FIFA & UEFA’s appeal was ultimately denied on these grounds. Since there are no further routes of appeal, what does this mean for the governing bodies going forward? Essentially, they will be left with undervalued media rights in the United Kingdom, as the Pay-Tv channels will be unable to acquire exclusive rights to any matches. Considering how competitive and lucrative the UK broadcast market is, this has resulted in a big blow for both organizations. The future looks especially bleak if we consider that UK officials have hinted at the possibility of also including qualification matches onto the list of protected events.
There was, however, a small light at the end of the tunnel. In an obiter, the Court of Justice did not agree with the General Court’s assessment that such major football tournaments could reasonably be considered single events, as opposed to ones that could theoretically be divided into different smaller events, matches and stages. Eventually, FIFA & UEFA could attempt to lobby for a change in the way its competitions are included on the list.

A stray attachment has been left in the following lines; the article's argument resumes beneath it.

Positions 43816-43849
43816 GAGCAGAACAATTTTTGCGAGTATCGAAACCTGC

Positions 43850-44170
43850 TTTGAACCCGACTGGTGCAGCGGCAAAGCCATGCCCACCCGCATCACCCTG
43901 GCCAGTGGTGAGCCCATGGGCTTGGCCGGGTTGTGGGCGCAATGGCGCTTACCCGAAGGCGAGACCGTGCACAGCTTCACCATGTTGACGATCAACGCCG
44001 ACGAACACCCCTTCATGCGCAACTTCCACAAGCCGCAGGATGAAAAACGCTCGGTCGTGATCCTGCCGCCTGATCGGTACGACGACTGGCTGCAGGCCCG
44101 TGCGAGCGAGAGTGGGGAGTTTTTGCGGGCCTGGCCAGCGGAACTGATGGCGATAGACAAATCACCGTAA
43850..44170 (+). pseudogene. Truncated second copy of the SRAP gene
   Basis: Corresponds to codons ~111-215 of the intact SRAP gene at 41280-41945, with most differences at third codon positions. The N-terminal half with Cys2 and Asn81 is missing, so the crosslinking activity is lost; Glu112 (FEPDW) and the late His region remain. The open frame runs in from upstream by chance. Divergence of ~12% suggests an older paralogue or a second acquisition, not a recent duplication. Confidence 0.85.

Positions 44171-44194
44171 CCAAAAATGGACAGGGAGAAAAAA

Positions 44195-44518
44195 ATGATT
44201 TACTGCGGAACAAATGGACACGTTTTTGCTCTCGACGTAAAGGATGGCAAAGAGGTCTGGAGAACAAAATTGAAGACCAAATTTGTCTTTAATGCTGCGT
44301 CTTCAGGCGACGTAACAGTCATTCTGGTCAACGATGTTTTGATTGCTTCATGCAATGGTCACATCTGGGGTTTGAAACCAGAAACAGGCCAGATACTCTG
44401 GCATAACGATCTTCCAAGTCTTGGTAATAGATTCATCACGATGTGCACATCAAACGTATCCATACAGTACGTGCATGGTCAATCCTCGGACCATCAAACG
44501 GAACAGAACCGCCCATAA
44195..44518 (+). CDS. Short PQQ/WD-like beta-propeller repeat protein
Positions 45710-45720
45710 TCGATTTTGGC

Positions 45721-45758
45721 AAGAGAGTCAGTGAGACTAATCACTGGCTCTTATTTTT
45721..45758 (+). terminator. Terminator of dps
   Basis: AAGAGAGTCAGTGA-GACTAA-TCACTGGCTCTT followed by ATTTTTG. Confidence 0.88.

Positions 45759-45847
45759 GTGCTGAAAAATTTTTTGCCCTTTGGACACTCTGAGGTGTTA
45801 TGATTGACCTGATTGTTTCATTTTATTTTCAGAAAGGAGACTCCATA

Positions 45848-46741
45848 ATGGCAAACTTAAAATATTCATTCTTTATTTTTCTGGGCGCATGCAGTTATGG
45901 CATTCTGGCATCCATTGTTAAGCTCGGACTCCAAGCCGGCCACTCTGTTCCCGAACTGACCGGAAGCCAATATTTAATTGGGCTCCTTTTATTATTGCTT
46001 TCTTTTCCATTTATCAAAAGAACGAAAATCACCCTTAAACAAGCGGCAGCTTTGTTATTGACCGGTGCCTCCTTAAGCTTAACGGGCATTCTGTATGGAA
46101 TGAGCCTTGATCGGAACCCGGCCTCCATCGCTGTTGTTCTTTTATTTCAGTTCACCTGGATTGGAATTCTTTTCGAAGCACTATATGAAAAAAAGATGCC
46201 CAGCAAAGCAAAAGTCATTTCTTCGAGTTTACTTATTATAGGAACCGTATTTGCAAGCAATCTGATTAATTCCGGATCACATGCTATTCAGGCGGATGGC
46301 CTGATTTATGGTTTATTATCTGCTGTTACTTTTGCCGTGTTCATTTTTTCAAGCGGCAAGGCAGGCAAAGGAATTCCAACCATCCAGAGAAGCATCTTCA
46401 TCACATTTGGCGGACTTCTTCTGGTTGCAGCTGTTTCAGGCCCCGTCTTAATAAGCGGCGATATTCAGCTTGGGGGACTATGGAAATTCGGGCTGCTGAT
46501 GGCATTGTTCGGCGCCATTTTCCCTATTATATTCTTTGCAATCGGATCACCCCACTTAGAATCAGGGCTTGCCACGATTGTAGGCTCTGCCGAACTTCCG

Ultimately, this entire ordeal may be seen as a huge victory for the multitude of football fans themselves. The World Cup and Euro Cup hold a significant importance for national team supporters and often attract just as much attention from those that don’t traditionally follow the sport. In reaching this verdict, the CJEU has guaranteed that for the time being, these events will reach maximum exposure by staying on FTA airwaves rather than forcing people to purchase costly television packages. This will undoubtedly help businesses as well, since pubs, bars and restaurant will have an easier time airing matches without having to worry about licensing deals. FIFA & UEFA’s pecuniary loss may very well be society’s gain. [Sheridans]